Western Michigan University is offering grants to help faculty members and others fight COVID-19.
Terri Goss Kinsey is the university's vice-president for research and innovation. She says the money will support projects that go beyond the areas that are getting the most attention right now.
"We're talking about clinical trials and drugs (but) it's important to know that there's a lot of other areas in the social sciences, the humanities, physical therapy, and engineering where we can contribute a lot. And that's what we're trying to do with these grants."
Kinsey says there's $50,000 available for the grants. Three projects have already been greenlighted. Kinsey says one is looking at how religious groups have responded to the crisis across the nation.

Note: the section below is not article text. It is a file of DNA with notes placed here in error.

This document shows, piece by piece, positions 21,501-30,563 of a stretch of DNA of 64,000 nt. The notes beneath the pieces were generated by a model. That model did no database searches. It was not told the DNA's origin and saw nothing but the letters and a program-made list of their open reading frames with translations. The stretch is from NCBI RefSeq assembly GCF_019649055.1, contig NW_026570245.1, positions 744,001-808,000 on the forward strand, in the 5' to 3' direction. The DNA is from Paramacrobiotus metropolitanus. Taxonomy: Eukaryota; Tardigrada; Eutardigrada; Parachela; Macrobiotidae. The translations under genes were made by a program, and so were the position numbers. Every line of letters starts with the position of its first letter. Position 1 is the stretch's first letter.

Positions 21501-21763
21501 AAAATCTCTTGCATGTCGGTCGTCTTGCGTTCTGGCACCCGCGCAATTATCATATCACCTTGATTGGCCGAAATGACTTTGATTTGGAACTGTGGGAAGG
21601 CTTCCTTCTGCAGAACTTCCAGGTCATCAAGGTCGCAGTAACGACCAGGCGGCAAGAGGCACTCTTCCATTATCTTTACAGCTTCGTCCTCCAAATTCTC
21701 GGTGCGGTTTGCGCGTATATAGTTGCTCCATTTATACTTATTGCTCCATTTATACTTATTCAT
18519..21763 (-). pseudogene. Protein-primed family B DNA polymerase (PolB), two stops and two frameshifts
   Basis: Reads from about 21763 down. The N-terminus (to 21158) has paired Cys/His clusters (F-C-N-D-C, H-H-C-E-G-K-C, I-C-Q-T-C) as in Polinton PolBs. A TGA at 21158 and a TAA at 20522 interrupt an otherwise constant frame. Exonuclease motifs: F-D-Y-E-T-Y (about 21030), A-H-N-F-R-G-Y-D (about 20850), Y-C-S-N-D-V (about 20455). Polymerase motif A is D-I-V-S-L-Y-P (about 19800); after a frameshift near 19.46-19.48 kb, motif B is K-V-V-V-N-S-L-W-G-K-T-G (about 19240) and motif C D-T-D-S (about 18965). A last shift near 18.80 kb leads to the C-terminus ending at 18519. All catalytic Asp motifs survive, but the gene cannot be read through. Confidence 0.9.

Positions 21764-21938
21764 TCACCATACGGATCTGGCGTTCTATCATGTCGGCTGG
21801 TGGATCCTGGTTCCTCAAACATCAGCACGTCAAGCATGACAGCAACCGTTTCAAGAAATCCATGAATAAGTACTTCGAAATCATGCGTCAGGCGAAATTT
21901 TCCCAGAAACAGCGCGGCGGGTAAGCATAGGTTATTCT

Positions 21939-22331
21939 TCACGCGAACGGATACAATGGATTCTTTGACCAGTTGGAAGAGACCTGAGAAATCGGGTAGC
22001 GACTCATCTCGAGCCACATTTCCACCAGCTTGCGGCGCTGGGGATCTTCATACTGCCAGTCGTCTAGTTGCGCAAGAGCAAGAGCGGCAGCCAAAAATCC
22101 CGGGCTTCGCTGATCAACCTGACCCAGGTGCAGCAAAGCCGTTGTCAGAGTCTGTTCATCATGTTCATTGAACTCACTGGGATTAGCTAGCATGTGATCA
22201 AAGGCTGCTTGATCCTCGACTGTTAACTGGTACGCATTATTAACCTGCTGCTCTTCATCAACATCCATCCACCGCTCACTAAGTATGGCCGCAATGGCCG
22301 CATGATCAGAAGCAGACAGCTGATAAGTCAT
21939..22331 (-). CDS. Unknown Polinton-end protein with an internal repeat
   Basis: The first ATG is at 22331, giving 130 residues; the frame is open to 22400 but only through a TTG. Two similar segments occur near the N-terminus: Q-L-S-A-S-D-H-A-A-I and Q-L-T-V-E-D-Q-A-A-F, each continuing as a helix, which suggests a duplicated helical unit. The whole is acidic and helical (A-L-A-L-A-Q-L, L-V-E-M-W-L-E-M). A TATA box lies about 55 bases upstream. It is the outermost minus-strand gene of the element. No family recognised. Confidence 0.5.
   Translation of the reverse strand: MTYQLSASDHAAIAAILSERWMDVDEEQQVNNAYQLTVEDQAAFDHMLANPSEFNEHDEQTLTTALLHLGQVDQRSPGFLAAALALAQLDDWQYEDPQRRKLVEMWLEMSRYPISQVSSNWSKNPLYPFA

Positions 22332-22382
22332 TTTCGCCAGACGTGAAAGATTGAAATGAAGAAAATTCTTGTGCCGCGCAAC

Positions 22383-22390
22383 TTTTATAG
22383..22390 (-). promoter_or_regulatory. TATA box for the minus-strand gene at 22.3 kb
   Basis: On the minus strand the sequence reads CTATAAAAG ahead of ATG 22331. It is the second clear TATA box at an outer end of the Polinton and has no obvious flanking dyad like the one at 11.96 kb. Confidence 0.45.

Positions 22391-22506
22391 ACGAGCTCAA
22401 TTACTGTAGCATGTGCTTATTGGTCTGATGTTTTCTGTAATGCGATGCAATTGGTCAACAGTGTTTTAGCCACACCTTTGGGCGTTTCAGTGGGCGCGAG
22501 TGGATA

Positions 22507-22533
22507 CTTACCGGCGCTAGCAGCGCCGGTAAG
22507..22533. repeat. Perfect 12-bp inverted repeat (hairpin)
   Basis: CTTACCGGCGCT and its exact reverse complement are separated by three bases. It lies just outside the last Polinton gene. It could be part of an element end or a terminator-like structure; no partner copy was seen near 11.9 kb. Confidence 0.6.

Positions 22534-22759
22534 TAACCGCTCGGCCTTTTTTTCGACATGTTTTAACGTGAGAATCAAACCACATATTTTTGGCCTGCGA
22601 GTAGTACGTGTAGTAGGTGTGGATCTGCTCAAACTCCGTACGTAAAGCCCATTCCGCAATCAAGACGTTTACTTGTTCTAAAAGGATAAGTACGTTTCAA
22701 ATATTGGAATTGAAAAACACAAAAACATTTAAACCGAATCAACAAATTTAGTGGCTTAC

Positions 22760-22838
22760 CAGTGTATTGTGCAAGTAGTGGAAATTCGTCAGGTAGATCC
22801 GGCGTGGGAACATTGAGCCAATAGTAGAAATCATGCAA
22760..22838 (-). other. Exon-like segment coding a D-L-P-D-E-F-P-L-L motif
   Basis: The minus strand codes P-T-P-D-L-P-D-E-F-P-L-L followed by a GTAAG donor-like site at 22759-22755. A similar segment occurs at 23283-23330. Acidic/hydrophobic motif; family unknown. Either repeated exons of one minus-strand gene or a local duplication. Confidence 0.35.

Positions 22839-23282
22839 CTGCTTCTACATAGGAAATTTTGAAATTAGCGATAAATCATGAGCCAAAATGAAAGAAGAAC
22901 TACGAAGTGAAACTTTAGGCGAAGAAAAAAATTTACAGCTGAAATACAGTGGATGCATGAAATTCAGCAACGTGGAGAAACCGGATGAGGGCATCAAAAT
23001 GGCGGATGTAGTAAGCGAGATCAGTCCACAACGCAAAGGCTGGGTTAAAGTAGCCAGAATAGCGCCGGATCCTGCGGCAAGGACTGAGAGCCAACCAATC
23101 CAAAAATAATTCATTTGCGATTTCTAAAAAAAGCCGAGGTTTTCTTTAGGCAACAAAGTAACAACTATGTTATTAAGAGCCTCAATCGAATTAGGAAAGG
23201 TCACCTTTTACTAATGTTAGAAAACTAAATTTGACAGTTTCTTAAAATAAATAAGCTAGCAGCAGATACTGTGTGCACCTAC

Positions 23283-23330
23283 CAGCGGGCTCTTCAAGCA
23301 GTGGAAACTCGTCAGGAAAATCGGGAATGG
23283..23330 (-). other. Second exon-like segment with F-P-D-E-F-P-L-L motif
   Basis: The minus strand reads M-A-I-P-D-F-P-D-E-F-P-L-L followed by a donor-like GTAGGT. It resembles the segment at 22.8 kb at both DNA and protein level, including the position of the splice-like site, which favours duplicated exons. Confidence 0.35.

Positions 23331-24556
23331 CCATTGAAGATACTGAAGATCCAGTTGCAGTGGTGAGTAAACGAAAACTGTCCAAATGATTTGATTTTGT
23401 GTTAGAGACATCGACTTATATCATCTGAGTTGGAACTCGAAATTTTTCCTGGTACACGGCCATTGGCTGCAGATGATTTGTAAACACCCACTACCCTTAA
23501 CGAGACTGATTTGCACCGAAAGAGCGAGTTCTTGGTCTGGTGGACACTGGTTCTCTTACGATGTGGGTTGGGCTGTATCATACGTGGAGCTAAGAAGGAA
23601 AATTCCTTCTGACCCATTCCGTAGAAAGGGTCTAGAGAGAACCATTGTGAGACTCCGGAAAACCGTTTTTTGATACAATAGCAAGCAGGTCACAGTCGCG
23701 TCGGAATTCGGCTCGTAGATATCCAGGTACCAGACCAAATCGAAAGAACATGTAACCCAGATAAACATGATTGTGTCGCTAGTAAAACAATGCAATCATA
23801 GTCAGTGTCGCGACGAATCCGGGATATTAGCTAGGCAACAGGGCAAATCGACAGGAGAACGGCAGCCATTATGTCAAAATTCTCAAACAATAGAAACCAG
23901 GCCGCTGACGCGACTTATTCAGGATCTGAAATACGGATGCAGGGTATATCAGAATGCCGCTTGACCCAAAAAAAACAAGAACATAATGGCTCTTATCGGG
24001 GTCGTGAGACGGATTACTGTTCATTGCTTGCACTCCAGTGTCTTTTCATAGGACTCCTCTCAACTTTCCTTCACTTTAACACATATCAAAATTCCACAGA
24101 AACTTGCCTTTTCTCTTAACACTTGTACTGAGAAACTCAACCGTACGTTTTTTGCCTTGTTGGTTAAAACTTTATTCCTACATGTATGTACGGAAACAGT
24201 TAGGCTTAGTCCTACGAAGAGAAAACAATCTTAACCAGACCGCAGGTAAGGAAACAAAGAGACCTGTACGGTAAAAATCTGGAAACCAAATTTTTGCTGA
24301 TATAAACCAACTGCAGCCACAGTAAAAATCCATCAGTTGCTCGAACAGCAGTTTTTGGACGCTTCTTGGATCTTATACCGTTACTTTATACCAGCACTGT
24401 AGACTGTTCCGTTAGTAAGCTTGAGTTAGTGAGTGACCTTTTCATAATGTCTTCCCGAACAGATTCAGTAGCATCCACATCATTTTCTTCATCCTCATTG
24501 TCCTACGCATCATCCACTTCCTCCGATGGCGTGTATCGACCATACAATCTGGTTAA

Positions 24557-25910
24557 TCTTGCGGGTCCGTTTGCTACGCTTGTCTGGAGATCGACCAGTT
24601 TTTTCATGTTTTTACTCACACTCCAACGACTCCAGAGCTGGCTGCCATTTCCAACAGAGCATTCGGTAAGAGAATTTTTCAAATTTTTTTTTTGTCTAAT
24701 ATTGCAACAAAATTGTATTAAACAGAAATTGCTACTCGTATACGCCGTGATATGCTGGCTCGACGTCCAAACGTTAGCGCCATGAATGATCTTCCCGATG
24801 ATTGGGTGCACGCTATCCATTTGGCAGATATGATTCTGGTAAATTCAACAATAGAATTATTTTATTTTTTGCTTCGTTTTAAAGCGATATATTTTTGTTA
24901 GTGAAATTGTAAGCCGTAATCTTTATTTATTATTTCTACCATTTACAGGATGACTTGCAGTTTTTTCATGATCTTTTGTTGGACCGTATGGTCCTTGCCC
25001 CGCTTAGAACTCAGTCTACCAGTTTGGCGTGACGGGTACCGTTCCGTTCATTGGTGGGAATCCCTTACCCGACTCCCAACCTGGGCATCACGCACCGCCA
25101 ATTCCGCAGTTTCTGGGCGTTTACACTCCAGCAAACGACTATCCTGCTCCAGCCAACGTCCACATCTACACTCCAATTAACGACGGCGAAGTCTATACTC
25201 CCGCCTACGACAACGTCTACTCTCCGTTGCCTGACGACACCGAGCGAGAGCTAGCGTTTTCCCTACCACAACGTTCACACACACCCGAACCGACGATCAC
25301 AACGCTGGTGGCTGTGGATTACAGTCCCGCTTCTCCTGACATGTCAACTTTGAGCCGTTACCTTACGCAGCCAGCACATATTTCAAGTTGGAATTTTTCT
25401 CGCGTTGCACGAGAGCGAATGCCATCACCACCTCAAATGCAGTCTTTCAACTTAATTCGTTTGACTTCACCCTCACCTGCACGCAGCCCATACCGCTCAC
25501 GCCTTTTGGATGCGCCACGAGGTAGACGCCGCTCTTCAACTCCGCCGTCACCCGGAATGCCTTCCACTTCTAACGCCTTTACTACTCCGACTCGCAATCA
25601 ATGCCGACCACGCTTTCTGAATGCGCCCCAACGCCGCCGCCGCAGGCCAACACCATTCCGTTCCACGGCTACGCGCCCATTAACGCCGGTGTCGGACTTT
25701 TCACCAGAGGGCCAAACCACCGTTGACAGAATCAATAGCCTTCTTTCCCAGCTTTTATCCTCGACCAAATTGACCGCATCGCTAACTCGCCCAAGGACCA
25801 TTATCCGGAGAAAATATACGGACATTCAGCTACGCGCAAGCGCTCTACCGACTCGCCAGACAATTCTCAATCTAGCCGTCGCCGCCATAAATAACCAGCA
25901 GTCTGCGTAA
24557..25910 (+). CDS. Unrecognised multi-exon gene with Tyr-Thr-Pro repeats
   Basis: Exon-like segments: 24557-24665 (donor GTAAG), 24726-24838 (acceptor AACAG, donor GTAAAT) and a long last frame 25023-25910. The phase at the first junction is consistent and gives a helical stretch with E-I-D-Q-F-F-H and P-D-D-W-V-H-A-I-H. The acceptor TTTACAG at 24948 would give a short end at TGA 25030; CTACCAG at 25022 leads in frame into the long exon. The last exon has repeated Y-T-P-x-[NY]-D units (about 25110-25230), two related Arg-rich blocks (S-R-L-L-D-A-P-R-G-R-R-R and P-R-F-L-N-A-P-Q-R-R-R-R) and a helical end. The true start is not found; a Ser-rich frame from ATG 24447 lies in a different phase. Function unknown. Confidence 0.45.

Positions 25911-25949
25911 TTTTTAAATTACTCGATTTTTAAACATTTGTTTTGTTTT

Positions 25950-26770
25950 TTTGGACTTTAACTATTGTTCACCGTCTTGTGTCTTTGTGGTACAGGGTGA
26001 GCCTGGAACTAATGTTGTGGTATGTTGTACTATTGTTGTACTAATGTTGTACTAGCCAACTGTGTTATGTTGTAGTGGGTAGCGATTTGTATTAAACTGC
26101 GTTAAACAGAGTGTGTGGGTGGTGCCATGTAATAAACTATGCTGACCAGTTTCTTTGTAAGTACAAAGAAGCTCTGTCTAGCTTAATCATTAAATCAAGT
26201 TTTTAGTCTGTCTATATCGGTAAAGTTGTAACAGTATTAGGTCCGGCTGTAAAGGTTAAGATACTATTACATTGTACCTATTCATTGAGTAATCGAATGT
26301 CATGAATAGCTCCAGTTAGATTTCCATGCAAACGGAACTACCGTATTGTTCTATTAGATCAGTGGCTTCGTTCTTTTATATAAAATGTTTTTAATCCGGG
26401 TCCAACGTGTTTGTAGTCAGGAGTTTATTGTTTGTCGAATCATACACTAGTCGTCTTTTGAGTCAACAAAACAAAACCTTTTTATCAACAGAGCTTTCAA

"And (it will) set up a national database of what that response has looked like so scholars can understand what was successful in terms of leveraging not just state, local, and federal governments, but our community groups as well."
Kinsey says another approved proposal focuses on the lingering effects of coronavirus infections.
"There's evidence that there could be long-term damage, and the equipment to do that assessment is very expensive. So, our Physical Therapy Department, one of the faculty members, wants to make a technology that's easier in rural (and) underserved areas."
All but essential services at WMU are still shut down because of the pandemic. But Kinsey says the grants will support projects that can be done remotely, at least initially, and those that can begin right away.
"Most of these projects are supporting students, graduate students particularly, to work on them, which is a very important thing at this time when there's so much challenge."
Grant applications by qualified WMU faculty, administrators, and staff are due by May 4. Kinsey says 20 proposals have been received so far.